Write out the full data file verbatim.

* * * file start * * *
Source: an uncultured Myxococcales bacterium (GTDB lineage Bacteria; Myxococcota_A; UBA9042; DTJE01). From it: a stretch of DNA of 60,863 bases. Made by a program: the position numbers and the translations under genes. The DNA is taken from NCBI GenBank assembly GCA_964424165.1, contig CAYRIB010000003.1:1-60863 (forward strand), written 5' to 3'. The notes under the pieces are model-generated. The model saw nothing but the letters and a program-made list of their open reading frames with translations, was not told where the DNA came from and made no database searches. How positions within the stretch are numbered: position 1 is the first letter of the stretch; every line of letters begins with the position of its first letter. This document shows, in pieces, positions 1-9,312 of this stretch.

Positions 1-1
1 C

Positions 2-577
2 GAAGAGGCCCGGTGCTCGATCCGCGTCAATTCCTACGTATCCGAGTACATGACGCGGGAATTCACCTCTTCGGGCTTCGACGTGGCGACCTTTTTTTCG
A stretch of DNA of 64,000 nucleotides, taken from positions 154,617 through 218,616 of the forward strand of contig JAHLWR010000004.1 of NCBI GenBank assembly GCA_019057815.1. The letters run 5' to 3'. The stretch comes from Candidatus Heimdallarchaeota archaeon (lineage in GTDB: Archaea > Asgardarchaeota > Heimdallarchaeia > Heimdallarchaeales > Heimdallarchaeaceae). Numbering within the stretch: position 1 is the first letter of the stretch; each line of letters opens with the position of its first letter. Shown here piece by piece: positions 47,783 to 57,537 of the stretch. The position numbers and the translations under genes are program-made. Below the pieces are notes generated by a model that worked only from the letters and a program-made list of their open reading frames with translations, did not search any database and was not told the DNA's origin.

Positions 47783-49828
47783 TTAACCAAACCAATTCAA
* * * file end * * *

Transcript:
Source: an uncultured Myxococcales bacterium (GTDB lineage Bacteria; Myxococcota_A; UBA9042; DTJE01). From it: a stretch of DNA of 60,863 bases. Made by a program: the position numbers and the translations under genes. The DNA is taken from NCBI GenBank assembly GCA_964424165.1, contig CAYRIB010000003.1:1-60863 (forward strand), written 5' to 3'. The notes under the pieces are model-generated. The model saw nothing but the letters and a program-made list of their open reading frames with translations, was not told where the DNA came from and made no database searches. How positions within the stretch are numbered: position 1 is the first letter of the stretch; every line of letters begins with the position of its first letter. This document shows, in pieces, positions 1-9,312 of this stretch.

Positions 1-1
1 C

Positions 2-577
2 GAAGAGGCCCGGTGCTCGATCCGCGTCAATTCCTACGTATCCGAGTACATGACGCGGGAATTCACCTCTTCGGGCTTCGACGTGGCGACCTTTTTTTCG
A stretch of DNA of 64,000 nucleotides, taken from positions 154,617 through 218,616 of the forward strand of contig JAHLWR010000004.1 of NCBI GenBank assembly GCA_019057815.1. The letters run 5' to 3'. The stretch comes from Candidatus Heimdallarchaeota archaeon (lineage in GTDB: Archaea > Asgardarchaeota > Heimdallarchaeia > Heimdallarchaeales > Heimdallarchaeaceae). Numbering within the stretch: position 1 is the first letter of the stretch; each line of letters opens with the position of its first letter. Shown here piece by piece: positions 47,783 to 57,537 of the stretch. The position numbers and the translations under genes are program-made. Below the pieces are notes generated by a model that worked only from the letters and a program-made list of their open reading frames with translations, did not search any database and was not told the DNA's origin.

Positions 47783-49828
47783 TTAACCAAACCAATTCAA